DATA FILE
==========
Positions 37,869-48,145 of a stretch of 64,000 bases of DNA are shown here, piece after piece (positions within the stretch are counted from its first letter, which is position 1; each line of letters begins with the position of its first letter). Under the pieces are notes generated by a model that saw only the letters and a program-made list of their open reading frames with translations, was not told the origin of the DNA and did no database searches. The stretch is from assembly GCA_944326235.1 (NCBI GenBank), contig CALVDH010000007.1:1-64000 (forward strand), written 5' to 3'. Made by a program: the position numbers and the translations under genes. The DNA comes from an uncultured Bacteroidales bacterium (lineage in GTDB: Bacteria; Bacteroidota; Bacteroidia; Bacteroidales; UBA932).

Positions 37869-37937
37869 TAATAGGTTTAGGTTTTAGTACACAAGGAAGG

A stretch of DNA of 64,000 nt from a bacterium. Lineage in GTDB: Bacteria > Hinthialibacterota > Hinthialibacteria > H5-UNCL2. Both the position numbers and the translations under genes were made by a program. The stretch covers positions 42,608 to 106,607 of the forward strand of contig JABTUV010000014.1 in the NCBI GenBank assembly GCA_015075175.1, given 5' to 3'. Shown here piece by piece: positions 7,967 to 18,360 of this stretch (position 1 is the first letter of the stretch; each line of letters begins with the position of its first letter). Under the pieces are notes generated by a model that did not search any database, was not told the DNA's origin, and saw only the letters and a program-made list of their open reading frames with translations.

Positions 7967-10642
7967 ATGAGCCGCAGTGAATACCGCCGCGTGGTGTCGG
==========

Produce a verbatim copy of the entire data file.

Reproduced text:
Positions 37,869-48,145 of a stretch of 64,000 bases of DNA are shown here, piece after piece (positions within the stretch are counted from its first letter, which is position 1; each line of letters begins with the position of its first letter). Under the pieces are notes generated by a model that saw only the letters and a program-made list of their open reading frames with translations, was not told the origin of the DNA and did no database searches. The stretch is from assembly GCA_944326235.1 (NCBI GenBank), contig CALVDH010000007.1:1-64000 (forward strand), written 5' to 3'. Made by a program: the position numbers and the translations under genes. The DNA comes from an uncultured Bacteroidales bacterium (lineage in GTDB: Bacteria; Bacteroidota; Bacteroidia; Bacteroidales; UBA932).

Positions 37869-37937
37869 TAATAGGTTTAGGTTTTAGTACACAAGGAAGG

A stretch of DNA of 64,000 nt from a bacterium. Lineage in GTDB: Bacteria > Hinthialibacterota > Hinthialibacteria > H5-UNCL2. Both the position numbers and the translations under genes were made by a program. The stretch covers positions 42,608 to 106,607 of the forward strand of contig JABTUV010000014.1 in the NCBI GenBank assembly GCA_015075175.1, given 5' to 3'. Shown here piece by piece: positions 7,967 to 18,360 of this stretch (position 1 is the first letter of the stretch; each line of letters begins with the position of its first letter). Under the pieces are notes generated by a model that did not search any database, was not told the DNA's origin, and saw only the letters and a program-made list of their open reading frames with translations.

Positions 7967-10642
7967 ATGAGCCGCAGTGAATACCGCCGCGTGGTGTCGG